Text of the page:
Rosie Scanlan, Bowral, NSW, and Rosie Dittmar, Gympie, undertake scientific tests as part of the forensic science camp at The Armidale School over the holidays.
Rosie Scanlan, Bowral, NSW, and Rosie Dittmar, Gympie, undertake scientific tests as part of the forensic science camp at The Armidale School over the holidays. Contributed

Whodunnit holidays

IT was a hive of criminal activity, but for Gympie student Rosie Dittmar, being involved in murder, drugs and sabotage was the perfect way to start the July school holidays.

Rosie was the one of 80 students from as far away as Canberra and Gympie, who attended the 15th annual forensic science camp at The Armidale School (TAS), held from June 26 to 30. The camp was first held in 1994 and attracted widespread interest after featuring on the former ABC TV science show Quantum.

It is acknowledged as a leading academic enrichment opportunity for gifted and talented students.

Boys and girls, from both government and independent schools in the city and country, were divided into groups of four "detectives".

They then set out to solve fictitious felonies using a range of forensic techniques, including microscopy, chromatography, fingerprint analysis, cryptography and general science. They analysed the evidence, identified and interviewed suspects, ordered medical and scientific tests and searched criminal databases. On the final day of the camp, a local magistrate conducted a "court case" in which the teams had the chance to convict their suspect.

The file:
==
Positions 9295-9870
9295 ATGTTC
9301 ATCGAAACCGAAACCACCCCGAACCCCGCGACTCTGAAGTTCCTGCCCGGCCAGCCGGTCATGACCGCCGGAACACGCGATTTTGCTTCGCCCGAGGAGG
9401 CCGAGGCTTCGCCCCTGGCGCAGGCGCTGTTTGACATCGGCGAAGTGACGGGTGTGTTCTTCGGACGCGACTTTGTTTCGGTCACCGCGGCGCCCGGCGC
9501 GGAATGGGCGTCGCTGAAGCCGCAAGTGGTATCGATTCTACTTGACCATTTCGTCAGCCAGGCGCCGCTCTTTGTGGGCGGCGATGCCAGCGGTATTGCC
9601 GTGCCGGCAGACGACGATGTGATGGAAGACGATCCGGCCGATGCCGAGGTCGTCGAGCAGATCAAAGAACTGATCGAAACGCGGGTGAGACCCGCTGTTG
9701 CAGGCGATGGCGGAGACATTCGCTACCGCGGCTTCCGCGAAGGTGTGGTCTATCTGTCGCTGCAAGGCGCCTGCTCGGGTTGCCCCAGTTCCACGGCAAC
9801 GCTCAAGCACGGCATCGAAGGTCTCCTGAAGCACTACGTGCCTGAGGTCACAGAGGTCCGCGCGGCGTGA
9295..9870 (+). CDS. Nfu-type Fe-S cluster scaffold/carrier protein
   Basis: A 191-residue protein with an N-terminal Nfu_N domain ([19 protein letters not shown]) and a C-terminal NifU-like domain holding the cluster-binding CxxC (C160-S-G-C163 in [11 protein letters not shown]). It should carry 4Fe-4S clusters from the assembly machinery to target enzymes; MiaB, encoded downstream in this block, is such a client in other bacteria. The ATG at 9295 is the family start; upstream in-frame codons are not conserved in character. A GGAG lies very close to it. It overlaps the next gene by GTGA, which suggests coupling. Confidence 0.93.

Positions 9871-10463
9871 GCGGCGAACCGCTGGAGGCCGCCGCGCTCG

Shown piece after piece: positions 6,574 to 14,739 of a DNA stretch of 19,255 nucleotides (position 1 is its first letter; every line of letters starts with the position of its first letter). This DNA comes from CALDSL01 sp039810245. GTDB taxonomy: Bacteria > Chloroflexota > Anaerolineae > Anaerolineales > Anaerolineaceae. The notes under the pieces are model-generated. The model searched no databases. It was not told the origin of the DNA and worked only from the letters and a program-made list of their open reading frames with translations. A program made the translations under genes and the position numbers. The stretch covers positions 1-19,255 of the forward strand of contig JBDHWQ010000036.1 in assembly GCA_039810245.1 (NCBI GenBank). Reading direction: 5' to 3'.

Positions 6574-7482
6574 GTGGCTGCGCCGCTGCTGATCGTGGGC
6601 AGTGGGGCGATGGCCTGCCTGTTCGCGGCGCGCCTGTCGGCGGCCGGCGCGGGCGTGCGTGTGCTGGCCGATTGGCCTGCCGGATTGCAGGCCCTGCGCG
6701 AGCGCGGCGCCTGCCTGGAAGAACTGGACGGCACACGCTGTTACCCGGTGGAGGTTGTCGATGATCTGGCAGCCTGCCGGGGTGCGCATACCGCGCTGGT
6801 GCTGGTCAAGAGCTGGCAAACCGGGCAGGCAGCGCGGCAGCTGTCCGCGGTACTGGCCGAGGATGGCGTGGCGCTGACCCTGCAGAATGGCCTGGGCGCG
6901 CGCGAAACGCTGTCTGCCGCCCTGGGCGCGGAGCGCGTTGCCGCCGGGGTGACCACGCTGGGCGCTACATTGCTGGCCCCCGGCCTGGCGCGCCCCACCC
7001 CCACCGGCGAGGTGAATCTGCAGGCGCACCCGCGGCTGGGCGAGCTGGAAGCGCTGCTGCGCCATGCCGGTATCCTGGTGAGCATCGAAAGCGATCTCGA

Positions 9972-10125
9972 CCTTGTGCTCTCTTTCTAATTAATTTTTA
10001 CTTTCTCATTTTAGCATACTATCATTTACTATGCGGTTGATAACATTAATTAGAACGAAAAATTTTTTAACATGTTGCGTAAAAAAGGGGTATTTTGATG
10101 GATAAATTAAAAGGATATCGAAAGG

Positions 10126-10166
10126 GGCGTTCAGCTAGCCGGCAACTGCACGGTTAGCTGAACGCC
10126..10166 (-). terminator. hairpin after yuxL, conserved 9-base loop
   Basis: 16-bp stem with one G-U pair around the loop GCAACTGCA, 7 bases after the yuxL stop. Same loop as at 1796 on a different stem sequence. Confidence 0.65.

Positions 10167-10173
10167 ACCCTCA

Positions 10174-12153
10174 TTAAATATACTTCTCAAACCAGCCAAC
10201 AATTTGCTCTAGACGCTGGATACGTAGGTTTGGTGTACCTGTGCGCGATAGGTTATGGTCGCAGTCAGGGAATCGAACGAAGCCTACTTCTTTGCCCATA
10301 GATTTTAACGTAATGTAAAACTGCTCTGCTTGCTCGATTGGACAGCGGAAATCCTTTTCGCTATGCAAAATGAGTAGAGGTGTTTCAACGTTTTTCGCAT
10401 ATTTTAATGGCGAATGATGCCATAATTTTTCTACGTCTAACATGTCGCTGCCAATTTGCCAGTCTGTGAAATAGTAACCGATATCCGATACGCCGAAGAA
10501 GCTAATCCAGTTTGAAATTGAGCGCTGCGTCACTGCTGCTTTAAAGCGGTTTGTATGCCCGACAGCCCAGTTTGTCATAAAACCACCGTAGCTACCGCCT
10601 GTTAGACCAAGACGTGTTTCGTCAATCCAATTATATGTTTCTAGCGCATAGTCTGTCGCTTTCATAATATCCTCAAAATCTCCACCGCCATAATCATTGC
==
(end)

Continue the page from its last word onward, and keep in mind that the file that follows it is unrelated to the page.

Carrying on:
The scenarios are developed by former participants who lead the camp.

Scenarios use procedures including blood typing, fibre testing and soil analysis to solve a range of crimes, from theft to vandalism and murder.

Flying in from Detroit for his 11th camp was former TAS student Andrew Patterson, now an IT consultant. "Certainly technology has evolved significantly since my first camp in 2001 and it has been great to watch how new technologies are being integrated into the camp each year," Andrew said.

"I always enjoy returning to see what new crimes have been created, and seeing bright kids working on incredibly difficult problems over several days. I'm always delighted to see the deep satisfaction that campers have at the end of the camp and know that they benefited from the truly unique experience that the camp offers."

Gympie Times


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